My title “Coral Sponge”, in this case, refers to the beautiful coral color of this sample and because I’m 95% certain it’s a sponge and not a coral fossil. The main reason is because of the lack of vertical septa walls inside the cups, or in the case of sponges, pores. You can click on the image above to enlarge and observe its finer details. (If you believe it’s not a sponge, feel free to comment)
There are some 5,000 to 10,00 known species of sponges and identification usually depends on the patterns and shapes of their spicules (tiny rods used for defense) often only visible enough through the microscope in order to distinguish.
In lieu of this, I can only wager a guess as to its exact identity. It’s a rather attractive piece from my mother- in-law’s collection she gathered in the 70’s and 80’s off Florida beaches. So, I’m guessing it’s some kind of calcareous type which forms a hard calcium carbonate skeleton; and I would also say that it’s a tube type of some kind as well.
Below, I found an image of a tube type of sponge from a Florida reef. It looks fairly close in comparison. See what you think . . .
INTERESTING SPONGE FACTS
- Sponges are multicellular organisms that have bodies full of pores and channels allowing water to circulate through them.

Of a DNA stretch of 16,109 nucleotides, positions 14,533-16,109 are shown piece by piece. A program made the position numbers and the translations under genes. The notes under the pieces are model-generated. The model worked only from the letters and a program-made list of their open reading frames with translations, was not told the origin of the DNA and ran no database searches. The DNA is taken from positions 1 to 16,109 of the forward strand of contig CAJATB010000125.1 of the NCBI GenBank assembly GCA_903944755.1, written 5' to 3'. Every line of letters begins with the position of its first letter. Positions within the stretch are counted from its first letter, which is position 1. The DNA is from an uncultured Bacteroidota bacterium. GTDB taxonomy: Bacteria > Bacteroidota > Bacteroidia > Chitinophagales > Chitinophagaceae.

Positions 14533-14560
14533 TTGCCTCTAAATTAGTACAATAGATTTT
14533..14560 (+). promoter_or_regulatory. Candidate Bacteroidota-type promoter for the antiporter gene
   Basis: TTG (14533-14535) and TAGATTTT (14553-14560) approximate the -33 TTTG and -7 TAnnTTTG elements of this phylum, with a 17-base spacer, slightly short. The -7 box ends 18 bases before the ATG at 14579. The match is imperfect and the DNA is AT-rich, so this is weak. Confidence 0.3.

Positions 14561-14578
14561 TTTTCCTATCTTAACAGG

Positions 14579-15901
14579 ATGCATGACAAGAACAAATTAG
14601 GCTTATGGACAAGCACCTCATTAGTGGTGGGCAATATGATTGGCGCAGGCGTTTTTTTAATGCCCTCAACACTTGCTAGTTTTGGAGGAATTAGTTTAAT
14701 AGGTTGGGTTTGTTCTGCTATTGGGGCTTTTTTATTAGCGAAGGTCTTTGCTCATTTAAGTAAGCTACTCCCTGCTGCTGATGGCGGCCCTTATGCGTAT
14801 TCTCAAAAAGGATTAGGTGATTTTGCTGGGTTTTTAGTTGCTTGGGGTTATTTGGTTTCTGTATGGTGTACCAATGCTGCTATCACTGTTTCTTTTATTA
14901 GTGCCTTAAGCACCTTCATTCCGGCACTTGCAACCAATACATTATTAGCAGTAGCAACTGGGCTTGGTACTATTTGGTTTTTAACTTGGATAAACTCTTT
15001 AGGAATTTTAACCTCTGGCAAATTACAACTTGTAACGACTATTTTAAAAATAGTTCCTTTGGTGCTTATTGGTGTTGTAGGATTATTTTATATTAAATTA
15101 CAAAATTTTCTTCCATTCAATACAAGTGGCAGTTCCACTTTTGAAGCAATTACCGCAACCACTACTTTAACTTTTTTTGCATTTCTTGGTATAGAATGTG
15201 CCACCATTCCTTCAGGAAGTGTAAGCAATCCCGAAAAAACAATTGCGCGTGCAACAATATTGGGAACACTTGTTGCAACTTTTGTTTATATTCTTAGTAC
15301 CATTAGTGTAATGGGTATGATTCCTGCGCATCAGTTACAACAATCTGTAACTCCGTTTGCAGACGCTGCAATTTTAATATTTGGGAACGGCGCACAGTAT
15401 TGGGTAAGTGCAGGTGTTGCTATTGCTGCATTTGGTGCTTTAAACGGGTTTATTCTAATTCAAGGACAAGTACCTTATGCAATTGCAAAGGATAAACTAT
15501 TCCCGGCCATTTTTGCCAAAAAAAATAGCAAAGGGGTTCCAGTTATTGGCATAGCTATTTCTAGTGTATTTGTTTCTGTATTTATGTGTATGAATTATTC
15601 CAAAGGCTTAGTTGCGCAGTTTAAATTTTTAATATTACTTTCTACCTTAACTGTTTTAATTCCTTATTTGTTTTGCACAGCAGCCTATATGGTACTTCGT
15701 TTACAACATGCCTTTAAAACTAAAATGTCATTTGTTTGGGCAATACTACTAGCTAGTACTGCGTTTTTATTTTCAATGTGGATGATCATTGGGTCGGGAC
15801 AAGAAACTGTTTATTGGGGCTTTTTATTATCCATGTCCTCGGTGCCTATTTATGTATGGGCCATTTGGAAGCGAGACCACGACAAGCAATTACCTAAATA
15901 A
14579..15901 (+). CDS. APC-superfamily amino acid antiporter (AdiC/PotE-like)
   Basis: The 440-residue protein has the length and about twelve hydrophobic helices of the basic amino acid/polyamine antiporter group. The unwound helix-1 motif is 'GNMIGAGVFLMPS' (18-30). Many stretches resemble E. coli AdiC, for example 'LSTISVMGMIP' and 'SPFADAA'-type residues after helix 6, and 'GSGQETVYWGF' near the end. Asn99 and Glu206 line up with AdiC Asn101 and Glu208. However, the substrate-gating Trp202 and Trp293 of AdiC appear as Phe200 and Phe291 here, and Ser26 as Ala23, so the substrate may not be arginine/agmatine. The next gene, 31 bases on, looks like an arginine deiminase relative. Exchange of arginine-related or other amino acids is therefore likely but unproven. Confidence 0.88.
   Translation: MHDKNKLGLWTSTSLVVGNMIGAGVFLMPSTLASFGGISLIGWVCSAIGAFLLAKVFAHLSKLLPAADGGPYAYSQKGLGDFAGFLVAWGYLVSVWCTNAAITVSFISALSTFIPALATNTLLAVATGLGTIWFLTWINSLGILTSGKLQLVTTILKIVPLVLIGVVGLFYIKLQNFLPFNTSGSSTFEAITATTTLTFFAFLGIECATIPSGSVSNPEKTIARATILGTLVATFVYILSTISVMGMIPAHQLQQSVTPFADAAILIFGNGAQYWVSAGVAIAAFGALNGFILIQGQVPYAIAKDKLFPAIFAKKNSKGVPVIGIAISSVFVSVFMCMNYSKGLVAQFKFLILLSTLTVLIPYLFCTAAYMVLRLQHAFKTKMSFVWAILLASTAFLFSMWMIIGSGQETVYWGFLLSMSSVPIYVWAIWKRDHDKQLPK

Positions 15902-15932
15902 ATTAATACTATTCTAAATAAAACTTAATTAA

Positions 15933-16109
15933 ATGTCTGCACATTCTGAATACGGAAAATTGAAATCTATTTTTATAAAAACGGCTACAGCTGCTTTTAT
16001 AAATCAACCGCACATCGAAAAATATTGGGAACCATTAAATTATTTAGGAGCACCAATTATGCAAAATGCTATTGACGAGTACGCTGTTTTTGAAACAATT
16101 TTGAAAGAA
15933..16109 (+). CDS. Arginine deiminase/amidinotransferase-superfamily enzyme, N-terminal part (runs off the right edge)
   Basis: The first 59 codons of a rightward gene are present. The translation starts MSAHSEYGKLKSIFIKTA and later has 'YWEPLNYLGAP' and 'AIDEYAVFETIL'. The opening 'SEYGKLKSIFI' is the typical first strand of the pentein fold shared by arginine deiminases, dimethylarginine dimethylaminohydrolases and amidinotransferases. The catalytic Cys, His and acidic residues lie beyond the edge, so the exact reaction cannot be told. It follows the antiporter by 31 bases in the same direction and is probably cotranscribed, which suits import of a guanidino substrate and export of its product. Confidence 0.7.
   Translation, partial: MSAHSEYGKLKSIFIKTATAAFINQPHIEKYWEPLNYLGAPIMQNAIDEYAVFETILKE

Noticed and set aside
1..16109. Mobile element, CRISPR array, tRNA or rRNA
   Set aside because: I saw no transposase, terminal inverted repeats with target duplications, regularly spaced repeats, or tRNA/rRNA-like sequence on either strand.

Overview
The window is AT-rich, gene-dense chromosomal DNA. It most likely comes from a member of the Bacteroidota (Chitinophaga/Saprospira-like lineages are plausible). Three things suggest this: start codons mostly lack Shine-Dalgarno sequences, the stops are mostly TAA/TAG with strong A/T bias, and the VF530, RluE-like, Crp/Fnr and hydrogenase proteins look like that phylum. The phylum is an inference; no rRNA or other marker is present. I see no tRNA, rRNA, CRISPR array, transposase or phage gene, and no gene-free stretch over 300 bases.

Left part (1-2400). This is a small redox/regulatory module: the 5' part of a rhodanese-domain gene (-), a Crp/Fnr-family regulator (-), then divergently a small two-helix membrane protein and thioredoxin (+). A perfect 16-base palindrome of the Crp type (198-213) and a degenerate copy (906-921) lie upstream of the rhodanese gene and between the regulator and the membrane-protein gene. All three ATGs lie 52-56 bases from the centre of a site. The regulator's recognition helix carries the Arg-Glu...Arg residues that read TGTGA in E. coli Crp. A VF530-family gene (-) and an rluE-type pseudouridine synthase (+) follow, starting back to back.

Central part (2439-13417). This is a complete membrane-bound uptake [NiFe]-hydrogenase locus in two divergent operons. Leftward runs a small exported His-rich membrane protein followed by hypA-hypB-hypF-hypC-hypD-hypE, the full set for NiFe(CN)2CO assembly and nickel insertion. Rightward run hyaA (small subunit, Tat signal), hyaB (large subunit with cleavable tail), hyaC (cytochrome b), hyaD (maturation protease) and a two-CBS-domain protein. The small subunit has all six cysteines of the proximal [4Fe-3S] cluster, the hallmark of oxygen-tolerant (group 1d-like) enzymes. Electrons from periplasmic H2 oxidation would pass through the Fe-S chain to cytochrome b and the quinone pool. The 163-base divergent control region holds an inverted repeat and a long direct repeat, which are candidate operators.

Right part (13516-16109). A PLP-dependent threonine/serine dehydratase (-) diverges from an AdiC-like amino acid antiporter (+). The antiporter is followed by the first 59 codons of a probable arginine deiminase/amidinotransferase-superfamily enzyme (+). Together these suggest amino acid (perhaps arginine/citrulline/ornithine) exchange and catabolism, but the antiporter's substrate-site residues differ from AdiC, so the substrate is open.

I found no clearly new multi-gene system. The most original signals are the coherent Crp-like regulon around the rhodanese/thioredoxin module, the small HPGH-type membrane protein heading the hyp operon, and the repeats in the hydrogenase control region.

- Sponges do not have nervous system, nor digestive or circulatory systems; instead their water flow system perform all the necessary functions.
- For defense, sponges shed rod-like spicules forming a dense carpet several meters deep that keep away echinoderms (i.e. starfish) which prey on them. They also may produce toxins that prevent other prey from growing on or near them.
- Their bodies have two outer layers, separated by a non-living gel layer which contains the tiny rod-like spicules.
- Sponges are sessile (attached to a substrate or hard surface).
- Most sponges live in quiet, clear waters because sediment stirred up by waves or currents would block their pores making it difficult for them to feed and breathe.
- Sponges improve water quality as effective biological filterers, extracting microscopic food and bacteria from the current.
- Sponges evolved over 500 million years ago.
- Sponges form different shapes, including tubes, fans, cups, cones, blobs, barrels, and crusts.
Kingdom: Animalia (animals)
Phylum: Porifera (having pores)
Demosponges – Largest class; Inner structure reinforced with collagen fibers and spine-like spicules made of silica minerals; Usually barrel shaped; Can live in a wide variety of habitats; Some are bath sponges
Hexactinellida – Glass Sponges; Spiny spicules made of silica minerals forming inner scaffolding structure with gelatin substance weaved in between framework; likes Polar Regions
Calcareous – Outer exoskeleton and inner spicules made of calcium carbonate. Restricted to shallow marine waters where production of calcium carbonate is easiest to obtain.
Scleropongiae (Coralline or Tropical Reef Sponges) soft body that covers a hard, often massive skeleton made of calcium carbonate, either aragonite or calcite. The layered skeletons look similar to reef corals, therefore are also called coralline sponges.